You may not be a secret agent or an inventor of aproduct that will change the world, but you surely have documents and data on your Mac that you don’t want others to see. Whether it’s sensitivereports, budgets, and production plans, or passwords, credit card numbers, and PIN numbers, you need to protect your personal information from prying eyes.
Unlike OS 9’s Finder, Panther (Mac OS X 10.3) has no Encrypt function to protect individual files. The FileVault function can encrypt your entire Home folder, but that’s overkill for most users. (And FileVault has other problems; I don’t recommend using it.)
So how do you make sure that no one else can get at your data? If you’ve got lots of sensitive files (and especially if you need to send them via e-mail), software such as
PGP Personal 8.0 (
; April 2003) offers advanced encryption functions you can use.
But if your security needs are less pressing and you’re concerned mostly about protecting your data and files on site, turn first to functions and software built into Panther: the Keychain and encrypted disk images.
Lock the Door to Your Mac
The Keychain has been in most versions of Mac OS since System 7. In Panther, the Keychain automatically keeps track of passwords for applications, servers, and Web sites. You can also use it to defend business secrets.
To turn Keychain into your security guard, open Keychain Access (Applications: Utilities), and click on Note in the Keychain Access toolbar. Enter a descriptive title in the Name field of the window that appears, and then type or paste the data you want to protect into the Note field. You’re not limited to short things, such as a password or a credit card number. I pasted several megabytes of text into one secure note.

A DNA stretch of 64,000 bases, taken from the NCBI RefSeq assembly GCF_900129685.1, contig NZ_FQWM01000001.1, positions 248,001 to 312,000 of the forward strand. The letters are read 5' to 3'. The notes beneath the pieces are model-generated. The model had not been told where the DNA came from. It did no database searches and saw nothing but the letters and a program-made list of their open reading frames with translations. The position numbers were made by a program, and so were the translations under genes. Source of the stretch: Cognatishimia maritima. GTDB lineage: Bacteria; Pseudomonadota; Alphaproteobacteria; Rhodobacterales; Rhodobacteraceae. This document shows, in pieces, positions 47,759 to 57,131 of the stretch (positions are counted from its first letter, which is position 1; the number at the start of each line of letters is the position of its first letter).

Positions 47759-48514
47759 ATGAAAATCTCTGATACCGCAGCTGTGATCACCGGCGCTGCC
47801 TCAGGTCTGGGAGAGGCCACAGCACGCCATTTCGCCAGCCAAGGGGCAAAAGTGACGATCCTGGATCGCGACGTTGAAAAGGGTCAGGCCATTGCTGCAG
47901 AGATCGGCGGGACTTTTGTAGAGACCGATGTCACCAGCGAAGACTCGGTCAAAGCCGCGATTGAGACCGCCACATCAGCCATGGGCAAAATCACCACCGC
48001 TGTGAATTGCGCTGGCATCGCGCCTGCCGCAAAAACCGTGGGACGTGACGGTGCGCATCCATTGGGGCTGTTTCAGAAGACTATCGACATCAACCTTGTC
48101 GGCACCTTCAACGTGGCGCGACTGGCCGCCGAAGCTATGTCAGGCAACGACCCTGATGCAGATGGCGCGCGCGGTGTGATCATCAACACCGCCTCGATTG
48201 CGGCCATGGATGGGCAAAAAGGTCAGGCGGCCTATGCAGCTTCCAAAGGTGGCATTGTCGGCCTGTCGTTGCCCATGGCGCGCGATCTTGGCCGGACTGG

To access your secure notes later, open Keychain Access, find the note in the list of protected items, and click on its name. Select the Show Password option and enter your password; you’ll then see the note’s contents. To enter the contents in another program, click on Copy Note To Clipboard, enter your password again, and paste into any text field or document.
You can store secure notes in your default Keychain, or you can create a second Keychain solely for these notes. The advantage of using a second Keychain for notes is that you can set a different password, and you can also find your notes more easily; your main Keychain may contain dozens or even hundreds of items. To make another Keychain, select New Keychain from the File menu. Enter a name and a location, and then click on Create. Finally, enter a password for the Keychain, type it again to verify it, and click on OK.
Keychain Lockdown To make your Keychain and the information in it as safe as possible, change its default settings. By default, your Keychain is named “login.” The password you use to access the Keychain is the same as your login password, and the Keychain unlocks when you log in to your Mac. To give your Keychain its own password, go to the Edit menu and select Change Password For Keychain User Name. Change the password (to something you won’t forget).
Make sure your Keychain is locked. The lock icon in the Keychain Access toolbar shows you the status of selected Keychains and items in them. To lock an open Keychain, click on the lock icon.
To change security settings for individual items in a Keychain, click on the item’s name in the Keychain Access window and then click on the Access Control tab. In the resulting window, increase security by selecting the Confirm Before Allowing Access and the Ask For Keychain Password options.